You may have heard of Eskom’s numerous public notices informing of its decision to interrupt and eventually discontinue the electricity supply to certain municipalities due to their indebtedness to it. Municipalities all over the country are indebted to Eskom for billions of Rands. It seems that after allowing this debt to escalate out of control, Eskom is now deciding to act. The action of interrupting supply, however, means that rate-paying members within such municipalities’ jurisdictions are denied electricity for no fault of their own. This is extremely unfair and has catastrophic consequences to businesses and communities.

Towards the end of last year, Eskom distributed one of the abovementioned public notices to members of the Rand West Municipality. Two major food manufacturing and distributing facilities (the “applicants”) promptly launched an urgent application against Eskom to interdict (prevent) it from interrupting the supply of electricity to the municipality.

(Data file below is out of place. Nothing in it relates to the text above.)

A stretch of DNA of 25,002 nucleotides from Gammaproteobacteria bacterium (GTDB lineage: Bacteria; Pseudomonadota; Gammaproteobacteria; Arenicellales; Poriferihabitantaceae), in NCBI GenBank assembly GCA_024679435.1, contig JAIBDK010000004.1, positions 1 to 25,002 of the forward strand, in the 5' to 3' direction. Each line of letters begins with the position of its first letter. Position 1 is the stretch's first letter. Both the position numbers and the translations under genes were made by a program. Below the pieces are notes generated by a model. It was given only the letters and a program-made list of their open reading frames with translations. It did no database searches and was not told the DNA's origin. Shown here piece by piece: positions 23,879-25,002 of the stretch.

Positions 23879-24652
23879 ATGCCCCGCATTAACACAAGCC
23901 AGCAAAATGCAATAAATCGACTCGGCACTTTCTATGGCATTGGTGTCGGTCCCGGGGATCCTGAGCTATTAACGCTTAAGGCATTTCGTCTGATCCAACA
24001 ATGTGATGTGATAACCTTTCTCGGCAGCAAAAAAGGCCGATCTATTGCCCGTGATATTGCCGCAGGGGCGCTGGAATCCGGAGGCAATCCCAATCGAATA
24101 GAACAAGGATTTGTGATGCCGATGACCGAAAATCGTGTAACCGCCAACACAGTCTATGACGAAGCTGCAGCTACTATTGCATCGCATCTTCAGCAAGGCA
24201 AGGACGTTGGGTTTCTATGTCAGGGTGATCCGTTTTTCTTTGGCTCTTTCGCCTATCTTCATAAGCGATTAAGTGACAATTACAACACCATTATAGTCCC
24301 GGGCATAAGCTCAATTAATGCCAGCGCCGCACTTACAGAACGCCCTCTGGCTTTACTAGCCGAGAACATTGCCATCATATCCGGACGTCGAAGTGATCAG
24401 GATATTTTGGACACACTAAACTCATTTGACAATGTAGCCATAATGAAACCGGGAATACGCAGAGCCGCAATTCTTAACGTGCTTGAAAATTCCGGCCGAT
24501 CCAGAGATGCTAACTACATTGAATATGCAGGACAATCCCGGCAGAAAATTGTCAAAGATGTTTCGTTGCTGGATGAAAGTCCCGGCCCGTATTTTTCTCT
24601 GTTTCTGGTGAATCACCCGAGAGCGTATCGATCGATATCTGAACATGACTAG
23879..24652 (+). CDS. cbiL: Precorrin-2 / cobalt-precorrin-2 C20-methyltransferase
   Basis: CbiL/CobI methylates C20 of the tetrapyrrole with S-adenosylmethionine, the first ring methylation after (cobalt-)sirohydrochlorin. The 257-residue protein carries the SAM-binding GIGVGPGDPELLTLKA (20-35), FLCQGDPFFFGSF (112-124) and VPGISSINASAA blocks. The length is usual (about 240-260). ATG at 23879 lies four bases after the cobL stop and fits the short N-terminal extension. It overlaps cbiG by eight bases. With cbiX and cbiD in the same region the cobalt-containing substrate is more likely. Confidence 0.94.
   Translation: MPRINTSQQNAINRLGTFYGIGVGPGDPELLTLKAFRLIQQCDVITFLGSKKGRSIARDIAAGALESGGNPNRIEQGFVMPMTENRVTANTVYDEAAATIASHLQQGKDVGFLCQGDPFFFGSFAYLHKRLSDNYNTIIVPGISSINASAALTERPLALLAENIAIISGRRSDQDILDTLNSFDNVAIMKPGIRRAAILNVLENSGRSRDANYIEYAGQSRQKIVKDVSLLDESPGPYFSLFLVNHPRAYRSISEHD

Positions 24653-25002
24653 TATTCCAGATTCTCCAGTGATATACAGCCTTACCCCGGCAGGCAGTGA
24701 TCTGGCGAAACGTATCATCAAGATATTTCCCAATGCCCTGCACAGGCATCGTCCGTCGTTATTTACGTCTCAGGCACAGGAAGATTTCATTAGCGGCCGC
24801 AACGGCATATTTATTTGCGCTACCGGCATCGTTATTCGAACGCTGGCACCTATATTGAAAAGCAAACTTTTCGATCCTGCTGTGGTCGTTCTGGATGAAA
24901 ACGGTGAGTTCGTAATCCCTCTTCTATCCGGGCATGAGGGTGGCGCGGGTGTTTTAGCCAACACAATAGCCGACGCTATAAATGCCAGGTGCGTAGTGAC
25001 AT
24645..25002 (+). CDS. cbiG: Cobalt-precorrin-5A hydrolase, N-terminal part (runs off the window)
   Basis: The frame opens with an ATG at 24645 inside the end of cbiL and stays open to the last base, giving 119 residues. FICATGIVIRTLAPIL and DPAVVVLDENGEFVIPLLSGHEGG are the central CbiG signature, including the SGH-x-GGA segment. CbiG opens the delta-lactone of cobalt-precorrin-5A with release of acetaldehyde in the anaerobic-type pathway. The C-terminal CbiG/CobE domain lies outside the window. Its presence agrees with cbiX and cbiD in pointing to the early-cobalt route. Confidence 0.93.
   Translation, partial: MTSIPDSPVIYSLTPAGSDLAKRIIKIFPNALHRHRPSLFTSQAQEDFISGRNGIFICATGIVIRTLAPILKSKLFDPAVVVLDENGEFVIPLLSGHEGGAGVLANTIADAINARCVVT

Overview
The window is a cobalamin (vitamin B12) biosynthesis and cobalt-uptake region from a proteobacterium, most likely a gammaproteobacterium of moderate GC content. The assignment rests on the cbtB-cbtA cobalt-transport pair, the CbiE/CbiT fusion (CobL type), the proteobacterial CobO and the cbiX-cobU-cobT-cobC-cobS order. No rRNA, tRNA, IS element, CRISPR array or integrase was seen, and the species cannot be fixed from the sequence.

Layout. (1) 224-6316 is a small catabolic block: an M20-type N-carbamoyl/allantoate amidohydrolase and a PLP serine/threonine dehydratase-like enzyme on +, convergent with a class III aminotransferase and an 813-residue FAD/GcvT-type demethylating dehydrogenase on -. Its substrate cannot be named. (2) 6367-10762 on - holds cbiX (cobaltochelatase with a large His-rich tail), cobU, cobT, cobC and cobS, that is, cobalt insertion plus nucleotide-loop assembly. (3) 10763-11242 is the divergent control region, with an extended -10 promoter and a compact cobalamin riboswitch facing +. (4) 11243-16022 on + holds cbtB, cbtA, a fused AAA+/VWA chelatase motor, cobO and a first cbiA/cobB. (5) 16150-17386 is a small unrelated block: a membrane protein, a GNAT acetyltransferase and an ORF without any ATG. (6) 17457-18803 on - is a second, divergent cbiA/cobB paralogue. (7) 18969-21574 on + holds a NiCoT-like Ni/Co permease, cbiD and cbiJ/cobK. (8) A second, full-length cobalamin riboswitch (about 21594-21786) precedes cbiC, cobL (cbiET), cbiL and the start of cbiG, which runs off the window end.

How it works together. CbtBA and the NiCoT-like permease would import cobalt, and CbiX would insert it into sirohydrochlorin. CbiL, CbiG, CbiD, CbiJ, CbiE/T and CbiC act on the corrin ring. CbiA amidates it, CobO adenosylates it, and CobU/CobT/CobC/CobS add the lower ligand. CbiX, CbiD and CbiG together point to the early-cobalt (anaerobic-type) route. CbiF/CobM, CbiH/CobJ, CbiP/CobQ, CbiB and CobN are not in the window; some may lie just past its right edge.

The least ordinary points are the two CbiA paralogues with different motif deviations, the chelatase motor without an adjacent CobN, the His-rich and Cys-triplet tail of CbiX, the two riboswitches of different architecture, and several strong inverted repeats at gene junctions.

In 2018 in Cape Gate (Pty) Ltd and Others v Eskom Holdings SOC Ltd and Others, a full bench of the Johannesburg High Court ordered that Eskom was interdicted from interrupting electricity supply in very similar circumstances to those of the applicants. In line with this decision, acting Judge Gerry Nel granted an order in the applicants’ favour.

The Electricity Regulation Act, 4 of 2006, contemplates that Eskom may terminate the supply of electricity to a customer (e.g. a municipality). Having considered the previous judgments concerning similar issues, Nel AJ summarised the legal principles that have developed in respect of Eskom’s powers to do so, namely, any decision taken by Eskom to interrupt or disconnect electricity supply is an administrative action and accordingly must be just, responsible, respectful and fair, having regard to the end-consumer of the electricity.

The applicants’ interim relief was granted for reasons including the following:

  • They have a right to freedom of trade, occupation and profession, a right to electricity, a right to equality and a right to just administrative action – Eskom’s intended interruption of electricity would severely infringe these rights, having dire consequences for the applicants and every other business / consumer in the area.